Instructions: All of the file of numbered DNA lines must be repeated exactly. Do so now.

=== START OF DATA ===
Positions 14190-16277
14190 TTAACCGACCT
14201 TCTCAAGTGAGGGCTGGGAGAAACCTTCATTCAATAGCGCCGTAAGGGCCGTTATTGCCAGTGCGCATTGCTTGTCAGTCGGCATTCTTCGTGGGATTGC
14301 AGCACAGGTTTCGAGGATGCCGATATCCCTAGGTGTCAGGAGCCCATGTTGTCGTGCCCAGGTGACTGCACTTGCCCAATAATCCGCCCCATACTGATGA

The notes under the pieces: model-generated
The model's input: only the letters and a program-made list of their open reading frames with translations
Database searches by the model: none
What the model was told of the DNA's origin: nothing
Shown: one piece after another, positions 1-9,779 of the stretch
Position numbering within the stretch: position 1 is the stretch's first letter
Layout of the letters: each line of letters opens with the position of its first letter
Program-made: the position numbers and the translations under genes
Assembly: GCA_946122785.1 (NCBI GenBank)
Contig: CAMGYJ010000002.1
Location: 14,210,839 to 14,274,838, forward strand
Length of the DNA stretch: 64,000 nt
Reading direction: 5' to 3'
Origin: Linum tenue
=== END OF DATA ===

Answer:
Positions 14190-16277
14190 TTAACCGACCT
14201 TCTCAAGTGAGGGCTGGGAGAAACCTTCATTCAATAGCGCCGTAAGGGCCGTTATTGCCAGTGCGCATTGCTTGTCAGTCGGCATTCTTCGTGGGATTGC
14301 AGCACAGGTTTCGAGGATGCCGATATCCCTAGGTGTCAGGAGCCCATGTTGTCGTGCCCAGGTGACTGCACTTGCCCAATAATCCGCCCCATACTGATGA

The notes under the pieces: model-generated
The model's input: only the letters and a program-made list of their open reading frames with translations
Database searches by the model: none
What the model was told of the DNA's origin: nothing
Shown: one piece after another, positions 1-9,779 of the stretch
Position numbering within the stretch: position 1 is the stretch's first letter
Layout of the letters: each line of letters opens with the position of its first letter
Program-made: the position numbers and the translations under genes
Assembly: GCA_946122785.1 (NCBI GenBank)
Contig: CAMGYJ010000002.1
Location: 14,210,839 to 14,274,838, forward strand
Length of the DNA stretch: 64,000 nt
Reading direction: 5' to 3'
Origin: Linum tenue